This is the Sound of a Scared Newspaper
Confession: I love newspapers. We still subscribe to our local paper, and we’ve taught our kids to read the paper every morning before school. My post-college career began at a newspaper (the Los Angeles Daily News). I want newspapers to succeed because I think they have a critical role in society.
But this really makes me angry: The inside scoop: What’s new for newspapers?
It’s an editorial published today by my local paper, the Tri-City Herald, and written after a visit by the CEO of McClatchy Newspapers, the paper’s owners. The visit apparently was all about the future of newspapers and probably included some kind of pep talk for the troops. And the paper turned that talk into an editorial that compares online news, bloggers, and everyone else to the BP oil spill. Here’s some of what the Herald published:
The internet is great. But it’s a gusher — not unlike the BP spill in the Gulf of Mexico. Once you get it started, there’s just no shutoff valve … and no filter … and no retraction button.
And once it’s on the web, those rumors become a lot more believable for a lot of people. “I read it on the internet” is the new excuse for just about everything.
But buyer beware. It is often impossible to know if anyone has verified the material that’s on the internet or whether anyone is held responsible for rumors, misinformation or outright libel.
That uncertainty is working in newspapers’ favor. People are turning to newspaper websites as a trusted source.
Certainly, we’re guilty of sins of commission and omission — but our mistakes are made in the context of striving to present a complete and accurate report of events.
We have plenty of detractors, and hear from them regularly, but newspaper websites dominate internet traffic in virtually every market — usually attracting 70 percent of the audience or better.
It makes sense. Aside from credibility issues, few bloggers have the resources that a newsroom commands. There are serious journalists in the blogosphere, of course, but without newspaper reporters gathering facts and publishing first-hand accounts, few bloggers would have anything to talk about.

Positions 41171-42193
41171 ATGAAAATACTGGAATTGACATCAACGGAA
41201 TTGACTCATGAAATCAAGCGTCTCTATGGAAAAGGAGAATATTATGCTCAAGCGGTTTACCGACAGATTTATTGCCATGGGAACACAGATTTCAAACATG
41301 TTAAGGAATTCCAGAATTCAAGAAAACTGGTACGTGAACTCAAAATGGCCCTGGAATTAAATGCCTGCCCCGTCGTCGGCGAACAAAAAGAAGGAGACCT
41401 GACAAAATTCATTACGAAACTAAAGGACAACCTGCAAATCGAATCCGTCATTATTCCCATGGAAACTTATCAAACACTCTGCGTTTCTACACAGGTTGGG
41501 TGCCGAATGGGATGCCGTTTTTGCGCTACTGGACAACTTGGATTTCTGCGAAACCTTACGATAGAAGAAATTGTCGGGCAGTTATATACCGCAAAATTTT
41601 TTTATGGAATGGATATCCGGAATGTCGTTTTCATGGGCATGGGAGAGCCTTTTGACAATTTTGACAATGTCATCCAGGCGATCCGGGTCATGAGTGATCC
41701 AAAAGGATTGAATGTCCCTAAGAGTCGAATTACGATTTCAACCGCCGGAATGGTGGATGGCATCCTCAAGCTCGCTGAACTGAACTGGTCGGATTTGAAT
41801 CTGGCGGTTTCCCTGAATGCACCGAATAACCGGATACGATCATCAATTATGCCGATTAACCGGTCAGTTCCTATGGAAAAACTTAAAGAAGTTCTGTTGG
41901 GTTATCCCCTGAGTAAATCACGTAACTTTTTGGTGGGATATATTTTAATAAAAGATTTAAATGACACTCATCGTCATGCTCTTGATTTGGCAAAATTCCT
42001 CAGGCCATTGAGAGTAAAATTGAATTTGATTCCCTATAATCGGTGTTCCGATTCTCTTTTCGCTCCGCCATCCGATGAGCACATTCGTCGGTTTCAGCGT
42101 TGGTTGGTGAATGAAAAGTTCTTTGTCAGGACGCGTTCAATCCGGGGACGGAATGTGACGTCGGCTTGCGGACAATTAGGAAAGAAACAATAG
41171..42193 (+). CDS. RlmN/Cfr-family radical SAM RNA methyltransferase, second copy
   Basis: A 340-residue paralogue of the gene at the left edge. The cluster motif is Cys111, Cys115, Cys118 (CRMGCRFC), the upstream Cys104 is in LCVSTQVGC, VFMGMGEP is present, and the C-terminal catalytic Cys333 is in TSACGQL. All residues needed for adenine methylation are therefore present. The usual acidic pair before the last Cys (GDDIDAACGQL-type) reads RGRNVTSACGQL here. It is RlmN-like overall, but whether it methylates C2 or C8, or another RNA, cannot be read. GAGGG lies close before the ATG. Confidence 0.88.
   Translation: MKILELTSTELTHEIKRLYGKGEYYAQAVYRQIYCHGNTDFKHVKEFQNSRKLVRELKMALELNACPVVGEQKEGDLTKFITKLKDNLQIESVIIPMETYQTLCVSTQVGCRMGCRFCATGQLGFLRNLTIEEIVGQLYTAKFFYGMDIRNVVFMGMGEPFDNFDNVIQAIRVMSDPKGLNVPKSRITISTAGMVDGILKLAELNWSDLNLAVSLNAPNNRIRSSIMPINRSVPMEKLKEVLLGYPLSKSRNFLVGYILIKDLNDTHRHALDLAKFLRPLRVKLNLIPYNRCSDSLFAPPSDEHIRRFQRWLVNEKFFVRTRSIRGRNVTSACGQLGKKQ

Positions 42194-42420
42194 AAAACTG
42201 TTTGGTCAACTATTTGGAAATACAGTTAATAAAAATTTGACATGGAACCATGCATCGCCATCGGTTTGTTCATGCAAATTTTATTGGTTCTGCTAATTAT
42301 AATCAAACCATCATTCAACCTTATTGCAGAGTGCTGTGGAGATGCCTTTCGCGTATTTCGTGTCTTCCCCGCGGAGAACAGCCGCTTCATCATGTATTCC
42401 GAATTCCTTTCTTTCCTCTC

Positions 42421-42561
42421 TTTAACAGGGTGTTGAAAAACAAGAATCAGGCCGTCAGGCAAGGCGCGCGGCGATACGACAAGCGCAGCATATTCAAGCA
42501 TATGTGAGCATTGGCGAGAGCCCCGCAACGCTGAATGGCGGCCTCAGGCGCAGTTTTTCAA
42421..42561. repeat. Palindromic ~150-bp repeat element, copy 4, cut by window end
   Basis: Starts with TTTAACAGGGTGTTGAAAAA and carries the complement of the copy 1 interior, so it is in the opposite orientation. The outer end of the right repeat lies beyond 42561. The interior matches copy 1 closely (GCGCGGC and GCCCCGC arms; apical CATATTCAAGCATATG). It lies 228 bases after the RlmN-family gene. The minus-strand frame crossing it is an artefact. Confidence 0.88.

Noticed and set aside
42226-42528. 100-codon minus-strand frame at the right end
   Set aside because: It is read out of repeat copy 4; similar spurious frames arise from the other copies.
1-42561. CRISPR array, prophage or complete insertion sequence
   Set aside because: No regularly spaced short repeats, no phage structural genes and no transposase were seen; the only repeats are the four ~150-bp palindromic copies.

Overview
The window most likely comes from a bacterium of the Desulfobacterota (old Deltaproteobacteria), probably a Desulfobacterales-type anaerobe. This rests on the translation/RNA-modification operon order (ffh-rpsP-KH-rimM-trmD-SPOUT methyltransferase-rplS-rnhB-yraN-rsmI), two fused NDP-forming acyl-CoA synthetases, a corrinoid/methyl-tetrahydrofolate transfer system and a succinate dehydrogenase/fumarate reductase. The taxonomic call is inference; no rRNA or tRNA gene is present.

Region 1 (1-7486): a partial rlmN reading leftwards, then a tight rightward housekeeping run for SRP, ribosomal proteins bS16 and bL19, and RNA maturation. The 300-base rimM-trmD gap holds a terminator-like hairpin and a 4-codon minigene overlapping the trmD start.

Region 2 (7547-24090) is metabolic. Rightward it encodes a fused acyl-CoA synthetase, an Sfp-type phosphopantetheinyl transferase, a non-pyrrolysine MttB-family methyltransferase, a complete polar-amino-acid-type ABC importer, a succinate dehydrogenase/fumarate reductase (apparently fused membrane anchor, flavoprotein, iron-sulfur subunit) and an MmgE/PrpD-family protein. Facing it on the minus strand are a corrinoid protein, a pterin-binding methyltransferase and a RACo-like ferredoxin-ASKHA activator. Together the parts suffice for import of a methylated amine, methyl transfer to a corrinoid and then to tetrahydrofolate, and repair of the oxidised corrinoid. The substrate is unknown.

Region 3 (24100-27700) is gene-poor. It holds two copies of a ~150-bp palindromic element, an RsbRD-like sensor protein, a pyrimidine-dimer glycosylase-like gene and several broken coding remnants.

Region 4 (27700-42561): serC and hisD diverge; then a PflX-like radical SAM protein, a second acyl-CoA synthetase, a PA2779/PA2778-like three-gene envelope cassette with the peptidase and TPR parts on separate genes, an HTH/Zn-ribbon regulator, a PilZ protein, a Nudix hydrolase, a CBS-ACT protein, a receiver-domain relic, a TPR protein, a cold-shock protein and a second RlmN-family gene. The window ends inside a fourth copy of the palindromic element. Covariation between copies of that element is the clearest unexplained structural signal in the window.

For all the painful changes at the nation’s newspapers, no one else reports on the communities we serve with the same depth.
It takes a newsroom to cover the city council meetings, disseminate the police logs, follow the court case and file the open records requests.
That’s the sound of a scared newspaper. Let’s look at some of these claims:
1.) The Internet is like the BP oil spill. Oh, grow up, Herald. The problem is that your day-late print publication can’t keep up with the speed of news that the Internet facilitates. It makes you obsolete. And you, with your annual cutting of thousands of trees, are a lot closer to the environmental damage happening in the Gulf than any online news outlet.
2.) It’s impossible to verify material online. It’s no more difficult to verify online news than it is to verify what you publish. On our real estate blog, I just broke the news that Charter Cable has bought out the local cable company; big news in our little town (that you still haven’t reported). And to help people verify the news, I scanned and posted the complete letter we received from Charter. What tools do you give me in your articles to help verify them? But all news should be read with a critical eye, whether it comes from a newspaper or a local blog. In fact, I dare say that if someone were to verify the news you print … they’d go online to do it. Jealous, perhaps?
3.) Our mistakes are made in trying to present a complete and accurate report. Yes, like when you completely failed to report that Dino Rossi, a well-known Republican who twice this decade came close to winning the governor’s seat, had declared his candidacy for U.S. Senate. You didn’t publish a correction the following day (to my knowledge), but an online news site would’ve quite easily amended such a mistake by posting the news when a reader like me asked about it.
4.) Newspaper web sites dominate Internet traffic with 70 percent of the audience or better. And how am I supposed to verify a stat like that when you don’t bother sharing a source? Online bloggers would’ve linked to their source.
5.) Without newspapers, few bloggers would have anything to talk about. Oh, KMA Herald. Your reporters use the Internet for research as much as anyone. Here’s a study that says 89% of journalists use blogs for research. (Notice how I included a link there so you can verify the datum?) And if you’re complaining that local bloggers steal your stories, remember that goes both ways. (Another link for verification!)
6.) It takes a newsroom to [cover local news]. I don’t run a local news blog, but I know a lot of people who do. And they do it from their homes just fine, thank you. In Seattle, they do it so well that the Seattle Times has been partnering for about a year with several local news blogs to help the paper cover stories it couldn’t cover otherwise. There are similar newspaper-blog partnerships happening all over the country, at least in cities with forward-thinking papers.
So, really, Tri-City Herald … stop sounding so scared. Even though you cut staff in 2008 and then cut more staff and lowered wages in 2009, there’s still hope. Embrace the future. Online news, hyperlocal blogs, and citizen journalism is here to stay. You can’t wish it away via defensive editorials like this.